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Derriford patient invites staff to one-woman show

Eleanor on stage

Six years after suffering a brain injury that resulted in a stroke and right sided paralysis, Eleanor Blackburn is sharing her story through performance.

In November 2015, Eleanor was hit by a pushbike while crossing a road in her university town of Falmouth. The accident resulted in a subdural hematoma – a bleed on the brain – that led to a stroke. Now, over six years on she has written and performed a solo show telling her story, Subdural Hematoma.  Subdural Hematoma poster

Eleanor was initially taken to Treliske Hospital in Truro after her accident, however due to the severity of her injuries she was transferred to Derriford Hospital in Plymouth. Her parents were told to expect the worse and Eleanor was rushed into surgery before being put into an induced coma, requiring a tracheostomy and a feeding tube.

Once out of her coma, Eleanor woke up very gradually, without any knowledge of how poorly she had been. She was unable to talk or eat and had limited use of her right side as the stroke had caused right sided weakness. Struggling to come to terms with her injuries she spent most of her days asleep or crying.

However, Eleanor is grateful for the staff that took care of her. “If it wasn't for the amazing staff at Derriford I definitely wouldn't be here. I have vague memories of them gently washing me and saying sorry sweetheart while they poked me to see if I was waking up.”

During Eleanor’s time in hospital, her mum kept a diary of her experience. Reflecting on her stay, Eleanor said, “I don’t remember any of the time I was in a coma, but I dreamt of my dad’s voice and found out he had been reading to me a great deal in this time.” Eleanor then left Derriford just before Christmas of 2015. She was flown to a hospital in Sheffield where she stayed for a further two months.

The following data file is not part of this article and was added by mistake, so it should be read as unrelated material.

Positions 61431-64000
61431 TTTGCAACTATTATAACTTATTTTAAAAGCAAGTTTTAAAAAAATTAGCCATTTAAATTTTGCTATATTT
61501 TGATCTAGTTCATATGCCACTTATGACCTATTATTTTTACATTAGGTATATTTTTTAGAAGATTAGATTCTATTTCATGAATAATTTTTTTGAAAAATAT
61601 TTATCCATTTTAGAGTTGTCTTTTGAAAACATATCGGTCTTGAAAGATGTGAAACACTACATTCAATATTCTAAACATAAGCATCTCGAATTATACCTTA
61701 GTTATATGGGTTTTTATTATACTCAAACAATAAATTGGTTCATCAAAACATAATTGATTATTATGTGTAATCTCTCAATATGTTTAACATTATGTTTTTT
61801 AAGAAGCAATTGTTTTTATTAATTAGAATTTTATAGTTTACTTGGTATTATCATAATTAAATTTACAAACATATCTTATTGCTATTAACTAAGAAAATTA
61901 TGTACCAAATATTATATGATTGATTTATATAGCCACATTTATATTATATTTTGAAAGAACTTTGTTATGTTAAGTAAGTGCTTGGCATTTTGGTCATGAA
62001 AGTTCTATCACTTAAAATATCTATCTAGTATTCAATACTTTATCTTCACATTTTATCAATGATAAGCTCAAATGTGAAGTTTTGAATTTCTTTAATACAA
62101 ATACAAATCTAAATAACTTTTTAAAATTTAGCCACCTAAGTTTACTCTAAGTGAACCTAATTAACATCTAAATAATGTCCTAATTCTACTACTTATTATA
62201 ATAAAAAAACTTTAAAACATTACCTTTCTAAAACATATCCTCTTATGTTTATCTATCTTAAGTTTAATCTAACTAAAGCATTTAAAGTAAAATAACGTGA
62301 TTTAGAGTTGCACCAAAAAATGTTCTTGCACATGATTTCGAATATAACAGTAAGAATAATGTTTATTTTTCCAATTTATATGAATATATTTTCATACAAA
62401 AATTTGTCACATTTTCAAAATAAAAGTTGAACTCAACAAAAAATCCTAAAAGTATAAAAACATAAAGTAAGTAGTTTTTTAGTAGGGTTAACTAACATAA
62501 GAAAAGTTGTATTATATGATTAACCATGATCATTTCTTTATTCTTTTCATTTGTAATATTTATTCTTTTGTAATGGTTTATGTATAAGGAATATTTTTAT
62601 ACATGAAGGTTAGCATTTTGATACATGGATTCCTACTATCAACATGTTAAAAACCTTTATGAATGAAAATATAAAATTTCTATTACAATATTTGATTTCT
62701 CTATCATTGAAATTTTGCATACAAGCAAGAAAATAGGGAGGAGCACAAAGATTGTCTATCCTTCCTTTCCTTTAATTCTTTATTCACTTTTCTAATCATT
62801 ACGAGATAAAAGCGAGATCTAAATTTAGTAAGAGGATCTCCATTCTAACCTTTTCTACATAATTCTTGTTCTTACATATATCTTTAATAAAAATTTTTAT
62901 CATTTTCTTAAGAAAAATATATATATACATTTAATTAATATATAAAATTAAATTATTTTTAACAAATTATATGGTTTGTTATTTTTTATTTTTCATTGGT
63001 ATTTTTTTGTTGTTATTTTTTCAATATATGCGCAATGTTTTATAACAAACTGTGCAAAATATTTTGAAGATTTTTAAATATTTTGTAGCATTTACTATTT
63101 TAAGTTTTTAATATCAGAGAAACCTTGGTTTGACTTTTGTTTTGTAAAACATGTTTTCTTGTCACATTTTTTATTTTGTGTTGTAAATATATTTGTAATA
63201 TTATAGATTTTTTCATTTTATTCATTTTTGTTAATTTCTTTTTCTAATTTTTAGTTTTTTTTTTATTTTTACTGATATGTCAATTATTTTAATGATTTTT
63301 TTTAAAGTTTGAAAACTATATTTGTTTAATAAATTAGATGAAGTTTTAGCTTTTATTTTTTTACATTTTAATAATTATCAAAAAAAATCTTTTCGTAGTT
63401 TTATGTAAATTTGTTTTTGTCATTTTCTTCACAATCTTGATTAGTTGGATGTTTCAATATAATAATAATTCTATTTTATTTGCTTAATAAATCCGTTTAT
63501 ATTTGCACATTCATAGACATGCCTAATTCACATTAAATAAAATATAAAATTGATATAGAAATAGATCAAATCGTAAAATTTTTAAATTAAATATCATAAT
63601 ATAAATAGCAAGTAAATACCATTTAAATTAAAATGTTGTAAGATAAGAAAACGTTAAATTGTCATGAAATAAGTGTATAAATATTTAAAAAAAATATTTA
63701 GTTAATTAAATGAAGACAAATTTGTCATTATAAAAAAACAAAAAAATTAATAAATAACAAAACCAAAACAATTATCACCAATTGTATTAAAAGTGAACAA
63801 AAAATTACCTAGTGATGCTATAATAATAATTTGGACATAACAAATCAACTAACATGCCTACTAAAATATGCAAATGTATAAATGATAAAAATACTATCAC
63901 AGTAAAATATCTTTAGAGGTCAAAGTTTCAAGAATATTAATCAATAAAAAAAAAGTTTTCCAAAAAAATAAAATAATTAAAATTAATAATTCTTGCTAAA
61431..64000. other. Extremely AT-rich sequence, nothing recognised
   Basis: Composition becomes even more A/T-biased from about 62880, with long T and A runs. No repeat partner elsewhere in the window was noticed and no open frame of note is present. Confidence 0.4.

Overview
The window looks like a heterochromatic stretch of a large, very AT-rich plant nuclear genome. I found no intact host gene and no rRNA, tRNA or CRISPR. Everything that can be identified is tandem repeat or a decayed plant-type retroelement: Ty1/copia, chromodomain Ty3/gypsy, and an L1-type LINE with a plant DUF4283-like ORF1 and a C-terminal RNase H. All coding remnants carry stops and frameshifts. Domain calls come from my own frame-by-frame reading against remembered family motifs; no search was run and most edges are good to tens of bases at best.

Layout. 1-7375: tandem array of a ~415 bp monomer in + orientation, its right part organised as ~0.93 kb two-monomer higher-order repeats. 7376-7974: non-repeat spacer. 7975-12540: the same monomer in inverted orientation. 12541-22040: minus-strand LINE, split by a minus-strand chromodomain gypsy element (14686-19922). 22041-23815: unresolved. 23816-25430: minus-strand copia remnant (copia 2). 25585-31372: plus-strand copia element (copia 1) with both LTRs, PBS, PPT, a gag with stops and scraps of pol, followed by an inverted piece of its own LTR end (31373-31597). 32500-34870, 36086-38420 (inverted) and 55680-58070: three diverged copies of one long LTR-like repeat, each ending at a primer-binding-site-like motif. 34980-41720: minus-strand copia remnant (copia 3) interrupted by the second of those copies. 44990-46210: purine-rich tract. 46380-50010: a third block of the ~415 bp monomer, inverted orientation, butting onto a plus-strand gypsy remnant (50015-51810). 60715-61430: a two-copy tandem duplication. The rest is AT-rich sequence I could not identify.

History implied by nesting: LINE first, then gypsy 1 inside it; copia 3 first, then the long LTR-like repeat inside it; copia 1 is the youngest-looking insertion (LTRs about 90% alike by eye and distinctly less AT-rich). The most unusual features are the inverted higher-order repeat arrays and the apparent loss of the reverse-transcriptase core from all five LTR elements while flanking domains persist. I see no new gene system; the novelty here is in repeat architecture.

Now home and recovering, her hair, which was shaved for the operation, began to grow back and she was learning how to speak again. She also started hydrotherapy, occupational therapy, and speech therapy. Then, just a few months after getting out of hospital, Eleanor returned to university to study Acting.

Despite suffering with the effects of her injury, experiencing extreme tiredness, weakness in her right side and dizzy spells, Eleanor graduated just a year later than planned. “My hair was still growing back, and I would go for naps in the middle of lessons in a space they kept aside for me in the library with a comfy chair and pillows and a blanket.”

She discovered a passion for spoken word at university and her tutor, Dr Misri Dey, challenged her to create a comedic show for her 10 minute solo assessment. “I wrote a little spoken word based on the accident and everyone in my class urged me to write more, and so Subdural Hematoma was born. It felt right combining something so tragic but ultimately uplifting with comedy.”

“I wanted people to hear my story as I think we can all relate to the resilience and the love for those around us in difficult situations. My main feedback from those who saw the scratch piece was that they wanted to hear more from my family and friends, so I knew what to do, make it their story too. It very much is this now. Its several people’s journeys using spoken word, mask, verbatim, recordings, testimonials and physical theatre.”

Eleanor debuted Subdural Hematoma at the Manchester Fringe festival in 2021 where the show was described as “compelling”, “brave” and a “heroic must-see”. Further performances, which hospital staff have been invited to attend, are scheduled in Salford on 10 & 11 March and Sheffield on 16 & 17 March.

“The staff were so wonderful and on the whole, I had a very positive experience. I would be honoured if anyone from the hospitals could attend as I am very grateful for all they did for me and want to prove how much of a positive impact it had on my life.”

To see more information about these shows visit:

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